As compared to the yesteryear’s generation for whom entertainment meant a trip to a cinema hall or watching a TV series, what keeps the millennials effortlessly engaged for hours on end, is the seemingly innocuous Internet.
At the time of its dawn, who would have had even the slightest inkling that the world wide web would one day rule the roost and one would no longer have to turn to any other medium for even a gag?
The meme culture is undoubtedly the top contender in today’s realm of entertainment and has taken over most of the daily dose of content assimilation for netizens. The reason why memes are the new black and have a viral reach is purely because of their ability to make one laugh through the most random and ridiculous everyday situations.
Come to think of it, we live in a time that is heavily charged with memes, so much so that if one comes across one comprising a classical artwork, he or she won’t be surprised!
Except, there is already a dedicated ‘Classical Art Memes’ page on Facebook, which takes a dig at every renowned artist from every possible era—ancient, medieval, renaissance and more—and has quite an impressive fan following!
Closer home, there is one Instagram account that is slowly becoming popular for its hilariously pieced together memes that accurately describe the daily woes of a millennial, and you wouldn’t quite be able to guess who from the bygone era is getting all the fame at this point of time.
Well, it is Raja Ravi Varma!
Yes, you read that right and here are some of the memes based on the legendary painter’s artworks that are bound to make you trip!
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We reached out to the person behind the riotously awesome Instagram handle and were all the more amused to find the story behind how Raja Ravi Varma Memes came into existence.
What had been a submission for the end term portfolio project for an art course at Dr Bhau Daji Lad Museum as one’s reflection of the art world, is now entertaining people in the ways they would have never quite have imagined when they would have first seen a Ravi Varma painting.
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“There’s always room for more humour in the world. I have always been very fond of memes and was confident that people in India (and the world) would appreciate art served with a side of humour. What I came up with for the portfolio made me laugh, so I decided to share it on my personal social media handles. I was highly encouraged by those who saw my posts to create an account for the same. The rest, as they say, is history,” says Sowmya to The Better India.
For Sowmya, the objective of the page is to present a new way to enjoy art that has emerged from India. “The average Indian finds ‘art’ obscure. It need not be that way. There is always an entry into art. I want to get more people interested in seeing, learning and enjoying art, so that it adds joy to their lives. My page aims to spread laughter and lighten life’s moments using art as a medium,” she explains.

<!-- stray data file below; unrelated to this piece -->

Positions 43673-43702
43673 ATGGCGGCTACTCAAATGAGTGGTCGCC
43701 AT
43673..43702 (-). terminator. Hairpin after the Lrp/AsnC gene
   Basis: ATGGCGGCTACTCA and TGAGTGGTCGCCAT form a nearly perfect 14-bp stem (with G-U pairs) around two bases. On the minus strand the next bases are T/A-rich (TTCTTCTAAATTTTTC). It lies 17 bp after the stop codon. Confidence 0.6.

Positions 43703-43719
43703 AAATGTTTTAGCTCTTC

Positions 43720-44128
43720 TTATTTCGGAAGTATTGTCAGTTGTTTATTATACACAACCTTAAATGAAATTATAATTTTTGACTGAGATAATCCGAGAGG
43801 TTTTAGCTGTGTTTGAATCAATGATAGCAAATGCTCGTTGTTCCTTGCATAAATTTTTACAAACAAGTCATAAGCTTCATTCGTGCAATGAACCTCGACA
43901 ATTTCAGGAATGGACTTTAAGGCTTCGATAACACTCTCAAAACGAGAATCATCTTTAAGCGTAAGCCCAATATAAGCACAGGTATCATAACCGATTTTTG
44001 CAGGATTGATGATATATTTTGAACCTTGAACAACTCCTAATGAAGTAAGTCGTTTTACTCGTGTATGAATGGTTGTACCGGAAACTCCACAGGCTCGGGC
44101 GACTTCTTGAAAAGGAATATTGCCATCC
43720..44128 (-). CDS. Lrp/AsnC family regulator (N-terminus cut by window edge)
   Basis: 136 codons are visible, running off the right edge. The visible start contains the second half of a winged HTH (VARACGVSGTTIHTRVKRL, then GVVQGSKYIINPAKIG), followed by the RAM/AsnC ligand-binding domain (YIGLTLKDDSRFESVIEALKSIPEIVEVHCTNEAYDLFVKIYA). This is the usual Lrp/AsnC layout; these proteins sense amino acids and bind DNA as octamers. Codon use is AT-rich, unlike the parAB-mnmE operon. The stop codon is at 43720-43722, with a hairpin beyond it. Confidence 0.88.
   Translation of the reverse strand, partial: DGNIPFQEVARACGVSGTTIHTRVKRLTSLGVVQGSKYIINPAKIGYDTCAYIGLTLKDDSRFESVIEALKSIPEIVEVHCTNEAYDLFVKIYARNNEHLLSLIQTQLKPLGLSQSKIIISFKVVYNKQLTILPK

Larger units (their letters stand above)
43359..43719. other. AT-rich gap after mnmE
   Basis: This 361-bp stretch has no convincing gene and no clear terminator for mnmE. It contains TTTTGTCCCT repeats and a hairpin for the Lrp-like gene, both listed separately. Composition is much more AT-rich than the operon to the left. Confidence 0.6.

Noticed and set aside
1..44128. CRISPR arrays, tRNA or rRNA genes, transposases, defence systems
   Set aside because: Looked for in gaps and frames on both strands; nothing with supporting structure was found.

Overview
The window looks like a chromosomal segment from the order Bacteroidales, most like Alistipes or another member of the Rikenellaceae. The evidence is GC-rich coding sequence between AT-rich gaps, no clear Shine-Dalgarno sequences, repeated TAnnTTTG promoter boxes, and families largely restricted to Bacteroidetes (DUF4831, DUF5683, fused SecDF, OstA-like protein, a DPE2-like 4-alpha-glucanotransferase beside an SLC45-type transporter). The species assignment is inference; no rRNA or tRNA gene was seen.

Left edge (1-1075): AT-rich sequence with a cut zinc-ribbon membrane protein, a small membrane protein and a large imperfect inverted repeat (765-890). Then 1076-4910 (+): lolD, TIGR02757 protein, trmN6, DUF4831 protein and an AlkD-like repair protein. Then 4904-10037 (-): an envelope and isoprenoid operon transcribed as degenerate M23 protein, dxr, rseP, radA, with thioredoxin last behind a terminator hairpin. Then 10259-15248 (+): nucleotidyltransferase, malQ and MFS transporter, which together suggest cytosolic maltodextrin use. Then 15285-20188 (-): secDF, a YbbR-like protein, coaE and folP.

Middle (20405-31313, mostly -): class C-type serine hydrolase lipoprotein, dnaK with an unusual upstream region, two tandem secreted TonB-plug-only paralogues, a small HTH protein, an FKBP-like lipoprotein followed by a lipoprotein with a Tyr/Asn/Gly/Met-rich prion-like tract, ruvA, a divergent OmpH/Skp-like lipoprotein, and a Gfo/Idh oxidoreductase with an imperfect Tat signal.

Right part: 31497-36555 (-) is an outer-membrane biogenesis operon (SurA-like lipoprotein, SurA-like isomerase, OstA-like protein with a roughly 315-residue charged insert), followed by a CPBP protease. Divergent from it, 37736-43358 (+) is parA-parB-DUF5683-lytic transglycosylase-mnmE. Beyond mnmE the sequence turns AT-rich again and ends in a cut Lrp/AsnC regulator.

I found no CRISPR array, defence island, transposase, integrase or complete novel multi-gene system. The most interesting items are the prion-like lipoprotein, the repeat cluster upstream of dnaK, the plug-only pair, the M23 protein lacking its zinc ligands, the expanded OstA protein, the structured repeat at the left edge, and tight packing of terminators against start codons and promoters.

And it’s not just about randomly picking up the legendary artist’s paintings and adding meme-worthy captions to match it.
A lot of reading goes behind every painting that Sowmya has chosen for the memes, and as a process, it has been a learning curve too. “With every post, I realise what the man achieved in his lifetime, as an artist is awe-inspiring and therefore, I also aim to educate. My page is a unique way to see art that has emerged from India, and to bring Indian art, into pop culture so everyone can enjoy it,” she clarifies.
As much as we appreciate Varma’s paintings for their pioneering aspect of portraying characters in an incredibly realistic manner, which are greatly inspired from his western contemporaries, there is something that is quite amiss when it comes to the depiction of women in his works, and that is what Sowmya also intends to educate alongside.
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“When I started thinking up funny captions for these paintings, what I also managed to accomplish is a way to humanise the women in these images—they went from being a dated depiction of femininity to being the thinking confident Indian women of the present day. This served, for me, as a way to root the scene depicted by Varma in the reality of the India we live in today, which is vibrant, diverse, full of potential and so proud of our new found mindset, which is brimming with all things distinctly Indian versus what was inherited from our colonial past,” she explains.
But why Raja Ravi Varma, amidst everyone else?
“The lithographs from the Ravi Varma press ceased to remain “decorative art.” They found their way into the daily consciousness in the form of calendars, matchbox labels, advertising, textile labels and soap packaging. For the average Indian, these lithographs have come to define what aesthetic human form looks like. However, I am truly a crazy person, and I feel like I live my life in memes. For me, these paintings from a century ago became the perfect canvas to express my thoughts in a contemporary way—because the paintings in today’s context are completely surreal,” she mentions.
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Besides this curious pursuit, Sowmya is an MBA graduate based in Mumbai who has a fulltime job. It was through art that she found a meaning to her otherwise jam-packed life, which further prompted her to explore art more deeply and that is how the art course fell into the picture.
“I strongly believe that art adds to me as a person. It makes me happier. In art, there lie answers to life. The breadth of perspective found in art has opened my mind and helped me cope with even other areas of my life. Art heals. I find ways to stay connected to art and the page is the expression of one of these ways,” she elucidates.
(Edited by Gayatri Mishra)